THE BRITISH Journal of Psychology reports that the music on telephone answering machines conveys an image that could help companies to boost business. A survey of 103 people showed that most preferred to listen to the Beatles, though they thought almost any melody was better than a recorded message telling them to hold. If callers liked the music, they held on for up to 20 per cent longer than normal and had a better image of the company. Even piped, muzak versions of Beatles hits were judged preferable to the recorded message, which might leave one mystified as to the identity of the "annoying" tunes the report warns against.

Hitler's film-maker defiant

LENI RIEFENSTAHL, 96, once Hitler's favourite film-maker and one of the last surviving personalities of the Third Reich, took the opportunity of a rare news conference at an exhibition of her work in Potsdam to rebut her reputation as a Nazi propagandist. She has long refused to apologise for work she did during Hitler's rule. "It was a completely different time," she said. "There wasn't information about the horrible things that we learned about after the war. It wasn't imaginable." Her film Triumph of the Will documented the 1934 Nuremberg Rally and depicted Hitler addressing cheering crowds. Riefenstahl, however, described the event as "boring". "Making a documentary film was like a punishment for me," she said. "I was a passionate actress and wanted to get better roles. But then I saw that I had the talent of making interesting documentaries out of minimal content." For the record, she continued, "Abroad, no one was interested in these seven months that I worked for Hitler. People were only interested in my films, my work, how I did it as a woman, the techniques I developed that some cameramen are still learning from. Not, 'Did she have an affair with Hitler?' That was all nonsense."

Polished brass plates

British solicitors may be able to drop the PR men recently hired to improve their image. The American Bar Association's reports that hit television shows such as Ally McBeal are already doing the impossible - turning lawyers into likeable, competent characters. Michael Asimow, author of Reel Justice: The Courtroom Goes to the Movies, said a study of people who used to watch the series L.A. Law showed they had consequently developed a more favourable opinion of lawyers. He said lawyers were portrayed far more positively on television than in the movies, where, particularly since the Eighties, they had been depicted as "slime bags". Their British cousins should, however, heed researchers Stephen Daniels and Joanne Martin's warning against aggressive advertising. "Aggressive advertisers are called 'scum', 'bottom feeders', 'incompetents' and worse," they wrote.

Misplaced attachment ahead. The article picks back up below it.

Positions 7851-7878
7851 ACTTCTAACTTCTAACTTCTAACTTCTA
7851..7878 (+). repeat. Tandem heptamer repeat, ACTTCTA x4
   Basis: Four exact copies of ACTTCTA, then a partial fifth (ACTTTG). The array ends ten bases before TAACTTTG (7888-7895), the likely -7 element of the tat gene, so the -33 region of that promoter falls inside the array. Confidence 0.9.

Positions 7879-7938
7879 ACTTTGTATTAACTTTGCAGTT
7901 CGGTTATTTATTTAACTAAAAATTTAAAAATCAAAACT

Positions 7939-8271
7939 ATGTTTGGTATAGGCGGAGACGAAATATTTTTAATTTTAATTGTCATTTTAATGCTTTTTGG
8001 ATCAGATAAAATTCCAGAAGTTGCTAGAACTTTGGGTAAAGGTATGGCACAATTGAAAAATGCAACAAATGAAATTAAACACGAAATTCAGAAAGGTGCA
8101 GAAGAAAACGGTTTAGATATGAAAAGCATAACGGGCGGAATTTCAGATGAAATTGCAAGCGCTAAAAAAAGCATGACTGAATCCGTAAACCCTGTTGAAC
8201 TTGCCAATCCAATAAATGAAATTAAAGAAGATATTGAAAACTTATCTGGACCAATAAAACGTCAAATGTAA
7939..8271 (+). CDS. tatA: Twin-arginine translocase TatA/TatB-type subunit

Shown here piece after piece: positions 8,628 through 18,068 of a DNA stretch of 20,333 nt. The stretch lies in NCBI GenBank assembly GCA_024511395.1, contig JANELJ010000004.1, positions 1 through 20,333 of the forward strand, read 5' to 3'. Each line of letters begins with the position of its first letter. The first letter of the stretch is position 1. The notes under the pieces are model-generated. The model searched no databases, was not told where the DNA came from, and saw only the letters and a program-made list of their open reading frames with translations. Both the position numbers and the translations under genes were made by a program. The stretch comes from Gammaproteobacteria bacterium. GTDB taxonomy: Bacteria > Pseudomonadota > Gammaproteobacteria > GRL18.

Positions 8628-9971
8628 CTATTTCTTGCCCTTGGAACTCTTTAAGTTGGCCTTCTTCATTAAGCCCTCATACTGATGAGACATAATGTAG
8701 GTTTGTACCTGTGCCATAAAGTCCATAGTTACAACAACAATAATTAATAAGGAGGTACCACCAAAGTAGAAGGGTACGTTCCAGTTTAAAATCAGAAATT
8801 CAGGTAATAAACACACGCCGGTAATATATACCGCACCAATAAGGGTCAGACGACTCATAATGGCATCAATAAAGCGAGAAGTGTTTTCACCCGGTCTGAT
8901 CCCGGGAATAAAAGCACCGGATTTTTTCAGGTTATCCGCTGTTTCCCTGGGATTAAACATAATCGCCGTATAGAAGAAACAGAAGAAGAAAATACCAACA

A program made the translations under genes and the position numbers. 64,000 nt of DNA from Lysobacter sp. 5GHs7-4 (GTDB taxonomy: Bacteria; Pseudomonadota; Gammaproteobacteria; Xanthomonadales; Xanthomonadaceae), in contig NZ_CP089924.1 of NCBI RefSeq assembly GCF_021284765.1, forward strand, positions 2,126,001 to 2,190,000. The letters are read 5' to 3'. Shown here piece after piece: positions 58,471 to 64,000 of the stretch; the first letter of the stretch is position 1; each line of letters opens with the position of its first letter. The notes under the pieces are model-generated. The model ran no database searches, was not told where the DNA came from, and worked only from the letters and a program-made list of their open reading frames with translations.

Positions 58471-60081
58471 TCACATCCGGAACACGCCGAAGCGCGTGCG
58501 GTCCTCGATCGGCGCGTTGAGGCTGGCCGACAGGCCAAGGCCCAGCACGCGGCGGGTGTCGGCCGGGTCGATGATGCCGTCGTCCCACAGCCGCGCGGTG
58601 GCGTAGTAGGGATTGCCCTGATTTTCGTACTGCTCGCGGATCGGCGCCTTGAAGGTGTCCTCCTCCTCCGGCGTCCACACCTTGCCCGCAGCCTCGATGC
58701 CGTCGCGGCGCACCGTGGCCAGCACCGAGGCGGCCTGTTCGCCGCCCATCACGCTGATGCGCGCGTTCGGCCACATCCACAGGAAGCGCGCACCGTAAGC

Arts and Entertainment

Theatre

Arts and Entertainment
V&A museum in London

Art Piece taken off website amid 'severe security alert'

Arts and Entertainment
Over their 20 years, the band has built a community of dedicated followers the world over
music
Arts and Entertainment
The Wu-Tang Clan will sell only one copy of their album Once Upon A Time In Shaolin
musicWu-Tang Clan and The Sexual Objects offer fans a chance to own only copies of their latest albums
Arts and Entertainment
Bradley Cooper, Alessandro Nivola and Patricia Clarkson on stage

film
PROMOTED VIDEO
Arts and Entertainment
Reese Witherspoon starring in 'Wild'

It's hard not to warm to Reese Witherspoon's heroismfilm
Arts and Entertainment
Word up: Robbie Coltrane as dictionary guru Doctor Johnson in the classic sitcom Blackadder the Third
books

Have you tried new the Independent Digital Edition apps?
Arts and Entertainment

ebooksNow available in paperback
Arts and Entertainment

ebooks
Arts and Entertainment
The Oscar nominations are due to be announced today

Oscars 2015
Arts and Entertainment
Hacked off: Maisie Williams in ‘Cyberbully’

Maisie Williams single-handedly rises to the challenge

TV
Arts and Entertainment
Eddie Redmayne in The Theory of Everything and Benedict Cumberbatch in The Imitation Game are both nominated at the Bafta Film Awards
Arts and Entertainment

Academy criticised after no non-white actors nominated

Arts and Entertainment
Damian Lewis shooting a scene as Henry VIII in Wolf Hall
TV

Arts and Entertainment
A history of violence: ‘Angry, White and Proud’ looked at the rise of far-right groups